I love it. The familiar are there but not on overkill and they're well fitted between many of the great songs I'd loved and forgotten but could still sing along to the moment I heard the opening chords. How does one explain instantaneous memory out of the blue? Reminded me to silently thank my childhood babysitter who loved Soul music and the radio waves reaching from the San Francisco Bay area to her bedroom in the town I grew up in. I think, in retrospect, the youth (well myself in any case) listened to Soul (whatever region it was from) and Motown more than anything else.

PostPosted: Thu Sep 25, 2008 10:20 am
by Charlie
Adam Blake wrote:My friend got me a promo copy. .

That won't be good enough, Adam, I just got the real thing today and the packaging is fantastic, a hardback book with all the usual juicy facts backed up with rare pix of performers, handbills and labels. It might just be the best-looking and most gorgeous-sounding item Ace has ever done, which is saying something after thirty years in the game.

PostPosted: Thu Sep 25, 2008 12:15 pm
by Adam Blake
Oh dear... Record collector's cold shower required.

PostPosted: Thu Sep 25, 2008 12:23 pm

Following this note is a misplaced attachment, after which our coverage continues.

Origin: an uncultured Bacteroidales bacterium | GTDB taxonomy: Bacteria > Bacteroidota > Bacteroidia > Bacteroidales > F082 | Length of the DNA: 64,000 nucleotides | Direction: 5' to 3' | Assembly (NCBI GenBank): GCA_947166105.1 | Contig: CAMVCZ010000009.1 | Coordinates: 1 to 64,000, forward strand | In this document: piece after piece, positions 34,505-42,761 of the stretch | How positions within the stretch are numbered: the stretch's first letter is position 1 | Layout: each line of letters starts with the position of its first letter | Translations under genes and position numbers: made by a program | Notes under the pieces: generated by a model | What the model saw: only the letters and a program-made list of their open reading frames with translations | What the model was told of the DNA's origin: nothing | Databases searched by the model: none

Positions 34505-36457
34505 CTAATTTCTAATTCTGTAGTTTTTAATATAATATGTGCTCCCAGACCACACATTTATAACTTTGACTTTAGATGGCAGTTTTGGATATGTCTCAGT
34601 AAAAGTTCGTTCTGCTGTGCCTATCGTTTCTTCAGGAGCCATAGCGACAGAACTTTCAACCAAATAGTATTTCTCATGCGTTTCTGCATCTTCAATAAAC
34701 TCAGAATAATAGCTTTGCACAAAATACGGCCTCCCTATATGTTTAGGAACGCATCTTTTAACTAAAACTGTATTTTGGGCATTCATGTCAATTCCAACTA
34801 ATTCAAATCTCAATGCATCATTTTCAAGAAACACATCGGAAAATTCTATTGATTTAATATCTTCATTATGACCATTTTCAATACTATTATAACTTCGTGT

by Neil Foxlee
Obviously TMTTR is more tightly focused, but one obvious comparison is with Rhino's deleted Beg Scream & Shout box of some years back.

I've taken the liberty of pointing Phil Stoker at Ace towards this thread, to show him how much the team's efforts are obviously appreciated (even if some of us haven't got the damn thing yet!).

PostPosted: Thu Sep 25, 2008 12:33 pm
by Adam Blake
You better tell him that we liggers will buy one like good punters!
I was just wondering what a complete set of the original 45s would set you back - if you could find them! Considerably more than thirty quid and that's for sure. Dream on...

PostPosted: Thu Sep 25, 2008 12:34 pm
by Rob Hall
Neil Foxlee wrote:Obviously TMTTR is more tightly focused, but one obvious comparison is with Rhino's deleted Beg Scream & Shout box of some years back.


As an owner of Rhino's Beg, Scream & Shout box, it bothers me that you make this comparison. But not enough to prevent me from buying this Ace set too (are you finished in that shower yet Adam?).